In countless media interviews and statements, it is clear that the Saudi rulers have an abiding obsession with Iran – an obsession that betrays an intense fear and hatred.
Senior members of the House of Saud have let it be known that their real focus in Syria, for example, is not primarily the government of Bashar al Assad, and their desire for regime change, but rather the main target is Assad’s closest regional ally – Iran.
Everywhere in the region, the paranoid House of Saud sees the hand of Iran. In an oped piece in the New York Times in December, the Saudi Ambassador to Britain, Mohammed bin Nawaf bin Abdulaziz al Saud, accused Iran without any evidence, saying that it “has financed and trained militias in Iraq, Hezbollah terrorists in Lebanon and militants in Yemen and Bahrain.” This is, of course, ironically crass, coming from the House of Saud, which is provably the sponsor of terrorists or terror regimes, such as the al-Qaeda-linked Jabhat al Nusra in Syria, ISIS in Iraq and the ruling Al Khalifa despots in Bahrain.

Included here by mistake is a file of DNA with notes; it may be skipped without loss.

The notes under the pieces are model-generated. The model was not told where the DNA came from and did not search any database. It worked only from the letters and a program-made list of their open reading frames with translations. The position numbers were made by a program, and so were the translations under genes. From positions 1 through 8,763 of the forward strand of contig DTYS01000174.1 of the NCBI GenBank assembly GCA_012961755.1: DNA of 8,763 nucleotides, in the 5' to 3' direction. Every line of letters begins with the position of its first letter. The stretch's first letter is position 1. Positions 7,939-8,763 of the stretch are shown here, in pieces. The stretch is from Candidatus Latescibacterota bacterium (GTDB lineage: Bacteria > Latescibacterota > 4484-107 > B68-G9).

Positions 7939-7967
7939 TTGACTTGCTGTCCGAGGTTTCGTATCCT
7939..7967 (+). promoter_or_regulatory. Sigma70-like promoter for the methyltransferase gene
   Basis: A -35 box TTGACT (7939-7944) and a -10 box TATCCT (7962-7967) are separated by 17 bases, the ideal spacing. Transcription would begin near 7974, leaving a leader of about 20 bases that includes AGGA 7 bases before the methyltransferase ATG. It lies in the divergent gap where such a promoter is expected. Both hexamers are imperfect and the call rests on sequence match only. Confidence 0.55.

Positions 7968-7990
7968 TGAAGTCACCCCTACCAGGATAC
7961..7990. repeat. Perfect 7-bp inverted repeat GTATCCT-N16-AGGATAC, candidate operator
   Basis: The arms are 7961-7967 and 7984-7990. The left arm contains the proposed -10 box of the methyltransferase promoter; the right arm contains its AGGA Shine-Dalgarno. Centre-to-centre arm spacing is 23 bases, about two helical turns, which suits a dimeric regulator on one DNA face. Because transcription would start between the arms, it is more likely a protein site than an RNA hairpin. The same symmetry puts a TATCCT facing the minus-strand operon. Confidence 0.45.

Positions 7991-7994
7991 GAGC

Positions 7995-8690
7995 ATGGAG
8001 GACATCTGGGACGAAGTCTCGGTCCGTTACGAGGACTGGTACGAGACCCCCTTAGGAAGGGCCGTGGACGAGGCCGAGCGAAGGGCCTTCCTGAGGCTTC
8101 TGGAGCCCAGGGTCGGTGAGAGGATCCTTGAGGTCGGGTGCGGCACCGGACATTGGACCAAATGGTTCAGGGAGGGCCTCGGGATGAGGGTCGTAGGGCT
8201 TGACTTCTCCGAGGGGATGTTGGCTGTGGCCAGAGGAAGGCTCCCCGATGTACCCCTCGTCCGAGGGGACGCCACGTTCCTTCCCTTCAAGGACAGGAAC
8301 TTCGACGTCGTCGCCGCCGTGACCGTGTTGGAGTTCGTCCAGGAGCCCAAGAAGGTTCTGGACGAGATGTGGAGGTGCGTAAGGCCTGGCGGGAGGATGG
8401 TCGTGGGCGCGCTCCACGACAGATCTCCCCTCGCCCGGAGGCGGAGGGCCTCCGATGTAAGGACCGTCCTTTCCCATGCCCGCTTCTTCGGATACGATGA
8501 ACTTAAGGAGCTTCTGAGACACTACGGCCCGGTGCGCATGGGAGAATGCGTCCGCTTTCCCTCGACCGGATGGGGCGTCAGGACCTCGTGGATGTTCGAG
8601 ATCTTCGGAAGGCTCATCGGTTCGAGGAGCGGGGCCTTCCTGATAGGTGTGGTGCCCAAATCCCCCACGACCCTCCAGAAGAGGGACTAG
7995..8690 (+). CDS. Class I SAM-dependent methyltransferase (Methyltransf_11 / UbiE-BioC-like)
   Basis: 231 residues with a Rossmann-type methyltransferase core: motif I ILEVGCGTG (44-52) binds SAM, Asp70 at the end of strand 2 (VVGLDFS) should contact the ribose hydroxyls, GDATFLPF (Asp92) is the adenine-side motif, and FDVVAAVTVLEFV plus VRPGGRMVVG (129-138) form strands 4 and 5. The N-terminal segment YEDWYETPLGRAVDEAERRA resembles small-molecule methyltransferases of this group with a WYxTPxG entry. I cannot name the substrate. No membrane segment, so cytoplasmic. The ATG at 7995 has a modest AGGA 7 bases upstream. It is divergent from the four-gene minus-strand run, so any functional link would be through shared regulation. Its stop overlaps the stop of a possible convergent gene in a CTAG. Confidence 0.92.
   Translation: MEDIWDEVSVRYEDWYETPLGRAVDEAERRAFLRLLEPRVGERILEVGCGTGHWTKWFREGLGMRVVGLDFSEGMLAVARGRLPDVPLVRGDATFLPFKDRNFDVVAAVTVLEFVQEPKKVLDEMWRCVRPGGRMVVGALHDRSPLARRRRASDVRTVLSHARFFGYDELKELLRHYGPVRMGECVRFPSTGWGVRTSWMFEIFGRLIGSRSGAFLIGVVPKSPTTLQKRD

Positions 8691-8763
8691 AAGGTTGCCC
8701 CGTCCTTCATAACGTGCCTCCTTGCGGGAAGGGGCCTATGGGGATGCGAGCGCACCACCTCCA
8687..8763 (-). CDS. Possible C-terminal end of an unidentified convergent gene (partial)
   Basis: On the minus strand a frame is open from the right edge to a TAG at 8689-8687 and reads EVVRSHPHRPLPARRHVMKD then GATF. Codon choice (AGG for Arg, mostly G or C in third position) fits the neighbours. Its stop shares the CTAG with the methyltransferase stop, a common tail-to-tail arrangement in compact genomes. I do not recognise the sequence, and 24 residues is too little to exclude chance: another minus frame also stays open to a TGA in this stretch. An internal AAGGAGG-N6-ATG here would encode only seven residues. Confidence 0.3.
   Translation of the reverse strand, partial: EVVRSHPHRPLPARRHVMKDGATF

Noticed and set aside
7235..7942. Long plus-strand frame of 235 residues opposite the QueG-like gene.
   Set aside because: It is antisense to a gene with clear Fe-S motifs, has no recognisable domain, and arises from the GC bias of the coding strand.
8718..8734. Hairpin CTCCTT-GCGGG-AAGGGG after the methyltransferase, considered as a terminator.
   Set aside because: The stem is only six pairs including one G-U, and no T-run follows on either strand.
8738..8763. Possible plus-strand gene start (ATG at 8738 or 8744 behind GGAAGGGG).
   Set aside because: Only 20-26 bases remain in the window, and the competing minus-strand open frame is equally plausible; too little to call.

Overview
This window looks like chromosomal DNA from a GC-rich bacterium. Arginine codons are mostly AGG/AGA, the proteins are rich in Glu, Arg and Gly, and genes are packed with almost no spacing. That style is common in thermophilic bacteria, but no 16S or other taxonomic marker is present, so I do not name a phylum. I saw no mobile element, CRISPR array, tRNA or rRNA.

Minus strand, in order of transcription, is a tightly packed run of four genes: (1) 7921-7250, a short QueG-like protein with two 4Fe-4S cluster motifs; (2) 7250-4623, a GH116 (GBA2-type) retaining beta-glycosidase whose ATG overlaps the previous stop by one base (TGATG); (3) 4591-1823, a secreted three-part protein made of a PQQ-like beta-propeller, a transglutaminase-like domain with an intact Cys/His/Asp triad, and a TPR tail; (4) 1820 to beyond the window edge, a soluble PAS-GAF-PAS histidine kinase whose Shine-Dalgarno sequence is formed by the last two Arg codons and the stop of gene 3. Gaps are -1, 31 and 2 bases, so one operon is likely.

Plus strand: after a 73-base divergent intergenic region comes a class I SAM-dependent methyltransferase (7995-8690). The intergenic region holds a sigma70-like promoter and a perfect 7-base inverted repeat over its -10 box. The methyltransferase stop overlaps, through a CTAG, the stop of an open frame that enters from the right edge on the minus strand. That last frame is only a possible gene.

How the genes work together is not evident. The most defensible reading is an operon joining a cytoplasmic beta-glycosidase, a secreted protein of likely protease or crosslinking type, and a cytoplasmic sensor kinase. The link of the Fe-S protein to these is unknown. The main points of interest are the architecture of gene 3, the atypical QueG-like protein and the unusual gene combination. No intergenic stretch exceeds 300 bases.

But the main point here is that Saudi Arabia, or at least its rulers led by the aging King Abdullah, is transfixed in animosity towards Iran. That obsession is driven by a visceral hatred. Why?
The short answer is self-preservation. But there are at least three specific reasons for this hatred, and they are inter-related.